The risk of developing cervical cancer can be significantly decreased through human papillomavirus (HPV) vaccination. Despite calls from leading health and professional organizations for universal vaccination for girls ages 11 and 12, the most recently published national data indicate that only 14.5 percent of 11- and 12-year-old girls have received at least one dose of the HPV vaccine and 3 percent have completed the three-dose series. A new Moffitt Cancer Center study provides insight into physician recommendations, one important factor that may contribute to these low levels of uptake.
Moffitts research team found only a modest increase in physicians who consistently recommended the vaccine to early adolescent girls and no significant increase in recommendations for slightly older girls in so-called catch-up groups between the ages of 13 and 26. The goal of universal HPV vaccination is to lower the risk of developing cervical cancer later in life by vaccinating the target age group prior to their first sexual experience. While not all types of HPV cause cancer, high-risk types are the culprit for virtually all cervical cancers. HPV vaccination protects against the two types of HPV that cause about 70 percent of cervical cancers.
This study demonstrates that the change in consistent HPV vaccine recommendations to early adolescent females was modest, and for older adolescent females was virtually nonexistent, from three to five years after the vaccine became available, explains Susan T. Vadaparampil, PhD, MPH, associate member of the Health Outcomes and Behavior Program at Moffitt. Physician recommendation is central to increasing HPV vaccination rates because it is one of the most important predictors of whether a patient gets the HPV vaccine.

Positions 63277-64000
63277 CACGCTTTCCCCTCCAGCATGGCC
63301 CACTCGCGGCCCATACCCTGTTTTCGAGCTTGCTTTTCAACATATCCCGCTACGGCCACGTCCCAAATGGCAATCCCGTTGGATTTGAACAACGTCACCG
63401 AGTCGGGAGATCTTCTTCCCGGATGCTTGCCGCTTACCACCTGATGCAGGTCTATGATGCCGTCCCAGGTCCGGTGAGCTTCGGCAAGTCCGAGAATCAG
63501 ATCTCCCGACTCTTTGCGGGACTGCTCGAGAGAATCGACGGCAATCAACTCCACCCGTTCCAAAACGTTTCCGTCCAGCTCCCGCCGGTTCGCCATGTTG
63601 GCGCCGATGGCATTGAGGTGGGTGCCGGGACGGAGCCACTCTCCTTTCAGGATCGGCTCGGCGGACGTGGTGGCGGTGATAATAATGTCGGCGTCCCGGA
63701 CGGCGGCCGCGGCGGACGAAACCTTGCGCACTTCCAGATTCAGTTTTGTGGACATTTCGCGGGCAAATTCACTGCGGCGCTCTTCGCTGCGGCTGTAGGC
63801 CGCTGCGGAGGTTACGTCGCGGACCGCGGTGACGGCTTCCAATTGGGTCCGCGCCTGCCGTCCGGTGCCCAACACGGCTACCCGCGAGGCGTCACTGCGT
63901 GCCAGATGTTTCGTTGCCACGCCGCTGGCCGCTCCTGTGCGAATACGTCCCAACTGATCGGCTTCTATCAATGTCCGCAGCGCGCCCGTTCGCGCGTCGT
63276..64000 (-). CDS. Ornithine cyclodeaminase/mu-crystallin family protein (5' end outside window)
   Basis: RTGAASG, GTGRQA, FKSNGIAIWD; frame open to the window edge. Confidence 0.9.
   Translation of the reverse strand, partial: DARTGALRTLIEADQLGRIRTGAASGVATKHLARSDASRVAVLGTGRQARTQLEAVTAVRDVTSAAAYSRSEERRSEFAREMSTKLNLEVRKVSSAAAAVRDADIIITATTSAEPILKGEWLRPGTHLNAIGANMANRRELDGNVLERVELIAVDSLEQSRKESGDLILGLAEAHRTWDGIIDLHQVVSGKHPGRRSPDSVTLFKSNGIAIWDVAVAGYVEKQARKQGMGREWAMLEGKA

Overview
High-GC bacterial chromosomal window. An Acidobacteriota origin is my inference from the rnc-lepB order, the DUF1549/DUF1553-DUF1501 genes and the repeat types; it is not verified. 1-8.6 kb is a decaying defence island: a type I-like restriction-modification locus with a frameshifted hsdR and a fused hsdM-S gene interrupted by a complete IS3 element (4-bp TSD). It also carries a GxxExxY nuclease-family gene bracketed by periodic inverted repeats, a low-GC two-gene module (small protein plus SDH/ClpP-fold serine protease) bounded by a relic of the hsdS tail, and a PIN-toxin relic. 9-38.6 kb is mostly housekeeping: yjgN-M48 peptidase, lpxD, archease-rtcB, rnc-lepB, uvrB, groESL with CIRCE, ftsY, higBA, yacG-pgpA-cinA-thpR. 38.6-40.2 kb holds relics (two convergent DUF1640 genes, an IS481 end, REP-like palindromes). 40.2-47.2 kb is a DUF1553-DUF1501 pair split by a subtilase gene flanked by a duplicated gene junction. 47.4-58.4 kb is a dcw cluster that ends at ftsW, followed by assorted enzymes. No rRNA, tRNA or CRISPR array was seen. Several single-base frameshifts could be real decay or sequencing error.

The researchers conclusion was based on surveys sent in 2009 and 2011 to a national randomly selected sample of physicians, asking how often they recommended the HPV vaccine.
A number of factors were attributed to whether a doctor always recommended the HPV vaccine for younger girls. Pediatricians and obstetrician/gynecologists were more likely to recommend vaccination than family physicians. Also, younger doctors were more likely to recommend vaccination than older physicians. The researchers call for more HPV vaccine recommendations by family physicians, in particular.
By increasing these recommendations, more patients will most likely get vaccinated, which in turn will prevent most cervical cancers, and possibly other HPV-related cancers, says Teri L. Malo, PhD, MPH, a research scientist at Moffitt.
The study appears in the January issue of the American Journal of Preventive Medicine. The research was supported by a grant from the National Institutes of Health (R01AI076440-01).
Source: Moffitt Cancer Center